Saturday, 2 October 2010

Where are we now

Sorry for the long gap.   I work on an ad hoc conultancy basis, and the work I do is very Autumn and Spring focussed.  It's been a busy month, and I haven't had much time for anything other than work.

Luckily for me, I work from home; this means I can coninue to keep an eye on the Girls,  and squeeze in preserving stuff in between.


The integration continues.

Everyone goes to bed, just a few minor squabbles.   Roobard, 'Tilda and Florence are consigned to the nestbox, with Florence sitting on the separator between the nest box and roosting bars;  Custard (who has been in-lay for some time now) is allowed on the roosting bars.


The running away and chasing continues during the day, but more often than not everyone gets on with it, as long as the Littlees keep themselves to themselves.  

Roobarb (the Welsh Black egg that was laid en route when we were bringing Rose and Ruby from Wales to their new home) is just amazing, but completely scared of her own shadow. At treat time, she grabs a treea then runs off into a quiet corner. It takes her forever to eat it, and sometimes she picks it up and streaks across the garden with it. By this time, the others have finished scoffing, and chase her.  If only she kept quiet and got on with eating it, she'd be fine!


I've seen Custard (Sasso) peck 'Tilda (Sasso, disabled) on the top of the head, and that really did make me sad.


I sometimes wish I'd just kept them all separate. The Littlees were a happy little flock They (presumably) had their own pecking order, but they'd grown up with it.  Anyway, it's pointless thinking about that because 2 separate flocks would mean problems with free ranging areas, especially in the winter when the grass isn't renewing itself.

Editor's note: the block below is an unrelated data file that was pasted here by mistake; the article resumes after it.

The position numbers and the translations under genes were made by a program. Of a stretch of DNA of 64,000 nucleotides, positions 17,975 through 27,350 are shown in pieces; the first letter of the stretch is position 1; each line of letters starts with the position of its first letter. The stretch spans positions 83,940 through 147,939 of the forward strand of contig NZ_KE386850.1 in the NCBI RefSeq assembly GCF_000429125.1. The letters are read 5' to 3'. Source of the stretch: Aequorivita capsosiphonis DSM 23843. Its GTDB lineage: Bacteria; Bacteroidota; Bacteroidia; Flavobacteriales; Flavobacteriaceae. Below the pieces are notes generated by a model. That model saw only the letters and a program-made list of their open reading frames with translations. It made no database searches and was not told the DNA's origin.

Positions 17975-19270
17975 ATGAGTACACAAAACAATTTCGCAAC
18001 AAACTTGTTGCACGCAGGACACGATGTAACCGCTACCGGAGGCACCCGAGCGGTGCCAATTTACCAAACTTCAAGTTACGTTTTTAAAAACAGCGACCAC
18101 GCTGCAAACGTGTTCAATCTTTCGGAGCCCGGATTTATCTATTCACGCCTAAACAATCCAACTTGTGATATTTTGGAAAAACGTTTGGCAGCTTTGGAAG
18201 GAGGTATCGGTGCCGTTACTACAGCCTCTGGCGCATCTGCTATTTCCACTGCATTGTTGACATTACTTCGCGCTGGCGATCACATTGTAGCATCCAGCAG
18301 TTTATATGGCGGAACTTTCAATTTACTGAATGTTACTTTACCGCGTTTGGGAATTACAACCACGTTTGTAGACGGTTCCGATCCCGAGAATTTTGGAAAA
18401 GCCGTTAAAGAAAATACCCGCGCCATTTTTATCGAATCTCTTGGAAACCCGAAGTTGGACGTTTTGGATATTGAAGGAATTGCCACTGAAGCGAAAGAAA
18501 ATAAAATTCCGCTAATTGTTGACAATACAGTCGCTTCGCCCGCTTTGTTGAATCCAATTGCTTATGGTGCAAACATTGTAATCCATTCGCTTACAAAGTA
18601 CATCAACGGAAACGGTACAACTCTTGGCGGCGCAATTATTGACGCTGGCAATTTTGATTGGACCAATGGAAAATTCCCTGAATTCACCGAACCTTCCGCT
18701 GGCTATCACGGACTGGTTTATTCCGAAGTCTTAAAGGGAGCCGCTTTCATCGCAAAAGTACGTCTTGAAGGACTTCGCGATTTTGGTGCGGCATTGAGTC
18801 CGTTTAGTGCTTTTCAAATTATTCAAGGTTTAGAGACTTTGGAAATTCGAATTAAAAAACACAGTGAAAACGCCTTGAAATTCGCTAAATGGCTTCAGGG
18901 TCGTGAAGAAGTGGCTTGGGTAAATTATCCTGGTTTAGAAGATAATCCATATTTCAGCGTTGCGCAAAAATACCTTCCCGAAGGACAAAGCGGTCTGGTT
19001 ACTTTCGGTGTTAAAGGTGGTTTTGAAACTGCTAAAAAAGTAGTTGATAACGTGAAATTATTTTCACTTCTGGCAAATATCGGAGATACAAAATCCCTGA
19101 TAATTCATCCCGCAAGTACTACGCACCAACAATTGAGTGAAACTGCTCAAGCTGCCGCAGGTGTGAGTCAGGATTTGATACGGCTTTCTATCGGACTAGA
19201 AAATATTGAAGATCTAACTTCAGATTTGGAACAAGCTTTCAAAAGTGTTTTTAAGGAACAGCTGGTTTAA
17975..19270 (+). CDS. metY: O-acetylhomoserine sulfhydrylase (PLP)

I've been trying to tame the Littlees.  Custard has been much more friendly since she came in to lay. She crouches for me, and I can pick her up without too much trouble.    The other 3, especially Roobarb,  continue to be completely panic stricken.  Florence (Australorp) is so funny. She's an enormous bird but completely unaware of the fact that she's so much bigger than everyone else.  She is stunning.



The Old Girls are moulting, so I've been giving them cat food every few days. Was a bit concerned it migght bring out their aggressiveness even more, but I'm not sure that it does really.


Down on the allotment, the established flocks are moulting as well.  We'd really like to take the saddles off the 3 breeding girls, but we aren't sure what's happening with Roo treading.   I've been finding out more about trimming toes and spurs, so we might do that with Roo and then removed the Girls' saddles for the winter.



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